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VERMONT — A joint working session between the Vermont City Council, Planning Commission and Board of District Appeals took place Monday evening on the South Plains Education Campus. The objective of the meeting was to review the zoning code update, which is being carried out with the assistance of MSA Consulting.

An initial kick-off meeting between the four parties took place in July. Since then, the MSA has met and done some business with city employees.

On Monday, Michael Lamb with MSA reviewed the results of an ongoing survey distributed at the meeting in July. He said the findings showed some larger problems that they wanted to get confirmation of. These include the belief that zoning codes should prioritize business-friendly development and that the city should include zoning areas that allow for a mix of uses.

Another finding in the survey is that many people said zoning law enforcement can be confusing and difficult to follow.

Vermont City Manager Kathy Reynolds has previously said that the city is undergoing an update to the zoning code in order to make it simpler and easier for everyone to understand — both employees and community members.

When starting the conversation, he was asked if it would be best to set a symbol for the past or for where the city would like to go in the future in terms of development.

“I think what we want to try to do is make the counties the way we feel best serve the community. And then we get to the map,” she said. said lamb.

Residential areas were discussed, which Lamb said were divided into city and residential lake neighborhoods.

Concerns about the lake’s residential plot sizes were discussed. Lamb noted that there was not much space on the lakes that could be developed. He said there are some on the west side of Lake Amber and some on Lake Sisseton that are owned by the city.

Councilman Randy Lupino said it appears that a lot of lakefront properties have parks. Although he said no one is likely interested in removing a park and making it a residential area, that would limit development on the land fronting the lake.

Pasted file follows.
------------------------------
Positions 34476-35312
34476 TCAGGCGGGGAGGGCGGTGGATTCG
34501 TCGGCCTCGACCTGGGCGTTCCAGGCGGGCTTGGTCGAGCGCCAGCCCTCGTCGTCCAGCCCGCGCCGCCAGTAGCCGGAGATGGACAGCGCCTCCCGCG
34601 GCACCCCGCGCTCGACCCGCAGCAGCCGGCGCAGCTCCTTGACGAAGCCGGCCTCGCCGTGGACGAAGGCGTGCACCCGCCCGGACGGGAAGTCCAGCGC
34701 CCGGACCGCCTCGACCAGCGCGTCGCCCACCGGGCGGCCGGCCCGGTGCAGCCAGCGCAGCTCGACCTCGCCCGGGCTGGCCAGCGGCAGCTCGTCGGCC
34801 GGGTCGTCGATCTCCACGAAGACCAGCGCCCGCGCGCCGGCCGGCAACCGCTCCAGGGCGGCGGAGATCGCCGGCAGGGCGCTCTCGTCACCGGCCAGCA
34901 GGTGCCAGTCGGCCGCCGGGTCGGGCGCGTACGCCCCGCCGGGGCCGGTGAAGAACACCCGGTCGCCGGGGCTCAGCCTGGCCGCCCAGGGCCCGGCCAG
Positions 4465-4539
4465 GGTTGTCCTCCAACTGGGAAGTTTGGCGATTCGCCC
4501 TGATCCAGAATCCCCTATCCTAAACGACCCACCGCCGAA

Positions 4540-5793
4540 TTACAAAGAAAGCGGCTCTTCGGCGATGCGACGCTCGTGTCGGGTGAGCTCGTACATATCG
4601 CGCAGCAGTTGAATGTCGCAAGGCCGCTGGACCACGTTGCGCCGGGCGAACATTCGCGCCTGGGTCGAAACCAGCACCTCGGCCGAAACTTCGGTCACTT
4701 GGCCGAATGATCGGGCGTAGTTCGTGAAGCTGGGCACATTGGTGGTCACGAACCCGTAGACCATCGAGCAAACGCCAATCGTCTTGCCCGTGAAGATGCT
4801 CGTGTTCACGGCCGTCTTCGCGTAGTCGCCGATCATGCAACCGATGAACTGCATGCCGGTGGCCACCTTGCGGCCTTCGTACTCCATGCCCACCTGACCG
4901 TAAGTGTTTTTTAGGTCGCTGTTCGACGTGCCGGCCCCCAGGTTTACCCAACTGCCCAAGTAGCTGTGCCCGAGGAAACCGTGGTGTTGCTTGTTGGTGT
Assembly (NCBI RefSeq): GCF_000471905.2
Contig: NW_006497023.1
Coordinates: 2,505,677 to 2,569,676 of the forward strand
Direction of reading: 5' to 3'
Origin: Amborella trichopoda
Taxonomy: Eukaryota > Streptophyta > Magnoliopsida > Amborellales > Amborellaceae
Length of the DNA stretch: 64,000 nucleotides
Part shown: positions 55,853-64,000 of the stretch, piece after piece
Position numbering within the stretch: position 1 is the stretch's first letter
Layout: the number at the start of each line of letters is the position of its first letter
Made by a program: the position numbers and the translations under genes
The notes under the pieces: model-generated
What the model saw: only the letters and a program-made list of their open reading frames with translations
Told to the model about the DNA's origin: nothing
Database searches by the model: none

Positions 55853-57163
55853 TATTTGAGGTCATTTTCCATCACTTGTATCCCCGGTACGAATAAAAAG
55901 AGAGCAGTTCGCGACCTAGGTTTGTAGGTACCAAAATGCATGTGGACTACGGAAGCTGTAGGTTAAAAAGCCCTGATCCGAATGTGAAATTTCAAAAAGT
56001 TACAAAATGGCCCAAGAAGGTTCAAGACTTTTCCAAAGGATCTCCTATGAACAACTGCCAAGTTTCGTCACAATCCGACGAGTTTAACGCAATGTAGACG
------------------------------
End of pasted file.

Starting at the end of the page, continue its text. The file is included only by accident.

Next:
“When developing new areas, what do you want to see in that area, what character do you want in that area,” Lupino said.

Mixed-use neighborhoods are also discussed. Lamb highlighted some between Prairie Street, Lair Road, Albion Avenue, and Hall Street.

“For me, this is a very precise location in your city… that has a specific context… that has very sensitive ecological relationships,” she says. said lamb.

However, he said it was the same zoning used on State Street and suggested zoning there.

Switching gears to potential residential areas, Lamb said there are some differences between Lakefront 1, which is more than 15,000 square feet, and Lakefront 2, which is less than 15,000 square feet. He also mentioned a lakeside and lakeside area mixed use.

Lot sizes on lake property have been discussed. City planner and zoning officer Peter Boddy said smaller lots are preferred because they allow more types of uses, but noted that DNR favors many.

“If we modify any part of our zoning code that should have a relationship … with any part of the lake, the DNR not only has the right to comment on it, but they have to approve it,” he said. Bud said.

For Existing Development, Lamb said they wanted to come up with code that was more in line with what was out there.

Councilwoman Brittney Kaweki said the biggest complaint she hears is that people want to be able to understand the code and she believes the most important thing is to simplify the code so there are no more questions about it.

There was also a conversation about how to make the community and businesses along the way more walkable.

There are areas in Vermont that are very easy to walk, Lamb said, and some areas that are not. He noted that the White Tail Ridge development had docks installed in it recently.

“You have a lot of good things going on. Let’s polish the good things and make the marginal things better. There are a lot of good things about how Vermont can develop. The Chain of Lakes is a unique physical context,” said lamb.

Downtown Plaza has been discussed. Lamb described it as pedestrian-focused and oriented and said there was some development that could be done there.

The term Business flex has been used in the context of Bixby Road. The area is industrial, but also includes some homes and hotels.

“This is an area that we think could benefit from being a little bit more flexible.” said lamb.

Chris Janson with MSA shared some scenarios for companies that could operate in this space.

“Finding something that meets what the companies plan envisioned and also allows for some flexibility, we’re heading in that direction,” Janson said.

In short, Lamb said they will continue to focus on defining the city’s mixed-use district as well as working on the commercial corridor and plans for the Downtown Plaza.

“We’re going to use words that represent what that area does,” said lamb.

The next step, Lamb said, is to continue working with the staff and then return to the set for another update, hopefully by the Fourth of July.

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